Senate Republican leader Mitch McConnell’s plan for a debt limit increase not only would take Congress off the hook in raising the limit through 2012, it also suggests a way for President Obama and lawmakers to do the country a big favor by fixing the problem on a permanent basis.
McConnell would force the president to ask for a $2.5 trillion increase in the debt limit in three installments and, in each case, propose spending cuts to equal the increase. Congress could pass a resolution to oppose the president’s request, but, for the debt limit increase to take effect, the president would need only to veto the resolution and then convince a third of the Democrat-run Senate to sustain the veto.
Let’s go further.
In an ideal world, the president and Congress would kill the debt limit process altogether. For one thing, it’s anachronistic; other major industrialized powers do not have it. For another, it’s unnecessary; Congress has all the power it needs to control the debt by enacting tax and spending bills.
In addition, as the experience of recent weeks makes clear, the debt limit process has become increasingly dangerous. The issue is too easy for candidates to demagogue. More lawmakers have won office after promising never to raise the debt limit, despite the whole thing putting America’s credit rating at serious risk.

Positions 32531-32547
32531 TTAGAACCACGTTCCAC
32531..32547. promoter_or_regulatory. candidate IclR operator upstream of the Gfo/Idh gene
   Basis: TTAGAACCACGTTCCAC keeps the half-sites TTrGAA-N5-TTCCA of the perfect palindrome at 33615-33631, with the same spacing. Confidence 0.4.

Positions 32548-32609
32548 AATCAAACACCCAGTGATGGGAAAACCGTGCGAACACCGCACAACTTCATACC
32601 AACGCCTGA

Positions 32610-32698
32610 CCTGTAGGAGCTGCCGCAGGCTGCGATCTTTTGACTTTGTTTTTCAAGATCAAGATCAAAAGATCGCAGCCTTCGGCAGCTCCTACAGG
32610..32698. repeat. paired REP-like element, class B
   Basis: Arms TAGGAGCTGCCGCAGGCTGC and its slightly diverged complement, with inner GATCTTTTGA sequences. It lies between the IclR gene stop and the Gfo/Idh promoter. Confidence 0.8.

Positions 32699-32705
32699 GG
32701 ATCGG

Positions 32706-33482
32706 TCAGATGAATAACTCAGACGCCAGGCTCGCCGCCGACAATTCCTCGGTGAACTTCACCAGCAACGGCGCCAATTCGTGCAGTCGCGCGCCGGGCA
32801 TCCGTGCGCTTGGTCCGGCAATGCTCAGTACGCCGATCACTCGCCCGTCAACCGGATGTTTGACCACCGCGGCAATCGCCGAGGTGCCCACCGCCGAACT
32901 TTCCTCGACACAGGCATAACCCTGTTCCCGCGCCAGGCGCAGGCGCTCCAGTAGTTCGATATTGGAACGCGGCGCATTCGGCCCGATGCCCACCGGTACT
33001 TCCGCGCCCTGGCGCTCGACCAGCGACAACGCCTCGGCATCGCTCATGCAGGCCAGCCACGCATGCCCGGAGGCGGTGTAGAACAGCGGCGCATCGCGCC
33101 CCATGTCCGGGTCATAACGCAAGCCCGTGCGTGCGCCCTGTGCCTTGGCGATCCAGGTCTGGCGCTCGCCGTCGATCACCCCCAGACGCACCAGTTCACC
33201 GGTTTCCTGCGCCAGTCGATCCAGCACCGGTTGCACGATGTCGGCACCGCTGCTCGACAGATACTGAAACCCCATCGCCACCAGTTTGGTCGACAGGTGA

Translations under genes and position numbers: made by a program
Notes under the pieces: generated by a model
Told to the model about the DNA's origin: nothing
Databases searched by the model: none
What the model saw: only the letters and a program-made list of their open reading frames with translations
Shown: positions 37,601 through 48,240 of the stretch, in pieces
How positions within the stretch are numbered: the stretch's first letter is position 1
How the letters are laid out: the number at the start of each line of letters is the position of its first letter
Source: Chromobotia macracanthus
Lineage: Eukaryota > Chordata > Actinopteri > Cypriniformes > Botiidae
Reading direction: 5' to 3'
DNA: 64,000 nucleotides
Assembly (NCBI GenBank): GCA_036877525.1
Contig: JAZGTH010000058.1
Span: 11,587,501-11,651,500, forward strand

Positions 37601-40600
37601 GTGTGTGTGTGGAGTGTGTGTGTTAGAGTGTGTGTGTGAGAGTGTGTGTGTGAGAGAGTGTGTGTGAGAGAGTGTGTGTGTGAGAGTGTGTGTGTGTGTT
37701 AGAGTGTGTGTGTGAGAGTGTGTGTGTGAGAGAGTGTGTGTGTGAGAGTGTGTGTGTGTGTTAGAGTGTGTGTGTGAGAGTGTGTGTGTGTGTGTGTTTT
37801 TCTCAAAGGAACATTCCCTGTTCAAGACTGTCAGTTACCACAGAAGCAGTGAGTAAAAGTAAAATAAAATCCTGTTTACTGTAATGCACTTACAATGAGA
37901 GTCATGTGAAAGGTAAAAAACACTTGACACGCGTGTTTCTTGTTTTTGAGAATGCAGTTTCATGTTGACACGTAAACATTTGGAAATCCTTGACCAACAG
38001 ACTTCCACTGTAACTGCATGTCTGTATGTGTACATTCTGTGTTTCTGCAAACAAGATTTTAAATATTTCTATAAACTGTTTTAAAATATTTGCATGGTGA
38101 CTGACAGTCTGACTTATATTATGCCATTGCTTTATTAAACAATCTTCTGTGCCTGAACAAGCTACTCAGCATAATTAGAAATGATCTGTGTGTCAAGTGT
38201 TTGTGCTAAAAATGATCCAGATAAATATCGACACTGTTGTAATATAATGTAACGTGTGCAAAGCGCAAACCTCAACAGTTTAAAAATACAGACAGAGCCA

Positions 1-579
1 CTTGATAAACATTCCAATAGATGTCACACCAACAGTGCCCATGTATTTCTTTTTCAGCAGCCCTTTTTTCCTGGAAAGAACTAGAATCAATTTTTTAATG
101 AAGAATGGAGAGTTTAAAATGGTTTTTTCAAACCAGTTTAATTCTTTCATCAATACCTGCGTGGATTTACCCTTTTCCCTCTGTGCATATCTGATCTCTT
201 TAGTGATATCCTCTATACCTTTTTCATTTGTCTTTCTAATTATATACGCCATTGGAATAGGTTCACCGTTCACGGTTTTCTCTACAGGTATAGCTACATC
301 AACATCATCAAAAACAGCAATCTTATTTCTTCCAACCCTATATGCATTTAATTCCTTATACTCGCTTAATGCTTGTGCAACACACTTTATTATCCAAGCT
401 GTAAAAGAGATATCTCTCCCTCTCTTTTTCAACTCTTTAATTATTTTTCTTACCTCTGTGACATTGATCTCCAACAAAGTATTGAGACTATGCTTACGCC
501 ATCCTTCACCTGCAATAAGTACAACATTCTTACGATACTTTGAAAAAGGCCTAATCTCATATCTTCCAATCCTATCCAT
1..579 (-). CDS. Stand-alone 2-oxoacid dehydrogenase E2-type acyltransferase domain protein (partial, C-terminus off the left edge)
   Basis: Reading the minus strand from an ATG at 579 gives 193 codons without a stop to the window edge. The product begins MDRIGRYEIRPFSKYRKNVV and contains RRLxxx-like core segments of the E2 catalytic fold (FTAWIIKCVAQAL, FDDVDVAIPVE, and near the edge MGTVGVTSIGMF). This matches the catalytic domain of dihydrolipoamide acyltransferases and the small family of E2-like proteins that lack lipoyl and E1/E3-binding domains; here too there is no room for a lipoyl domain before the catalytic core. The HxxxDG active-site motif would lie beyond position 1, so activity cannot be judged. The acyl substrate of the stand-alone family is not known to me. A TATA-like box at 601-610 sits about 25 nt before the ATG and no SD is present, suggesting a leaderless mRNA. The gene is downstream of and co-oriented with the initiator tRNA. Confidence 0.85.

For years, debt limit politics has pitted two forces against one another – an administration, which must protect the nation’s finances, and an opposition party, which seeks to score political points from the rising debt. The basic dynamics don’t change no matter which party controls the White House or Congress.
But, if policymakers aren’t ready to kill the debt limit, let’s do the next best thing. Let’s expand the McConnell plan so that this administration and any future one can do the right thing and raise the debt limit as necessary, while this and any future opposition party can play politics by opposing it.
Here’s my proposal:
First, require the president to issue a public report every time the debt passes a milestone, such as a $1 trillion increase, or issue a report about the debt on a regular basis, such as quarterly.
Second, empower Congress to send the president a resolution that would block an increase of the debt beyond any level of Congress’ choosing.
Third, empower Congress to try to override a presidential veto of any such resolution.
That way, the president would need only to gather a third of one chamber to sustain his veto, and Congress would get the opportunity to rail against more debt.
It’s not ideal, but it’s a lot better than what we have now. And, because the president and Congress would enact this proposal on a permanent basis, it would help future presidents and Congresses of both parties equally.
Lawrence J. Haas is former Communications Director to Vice President Gore and, before that, to the White House Office of Management and Budget. He's now a public affairs consultant who writes widely about foreign and domestic affairs, including fiscal policy.
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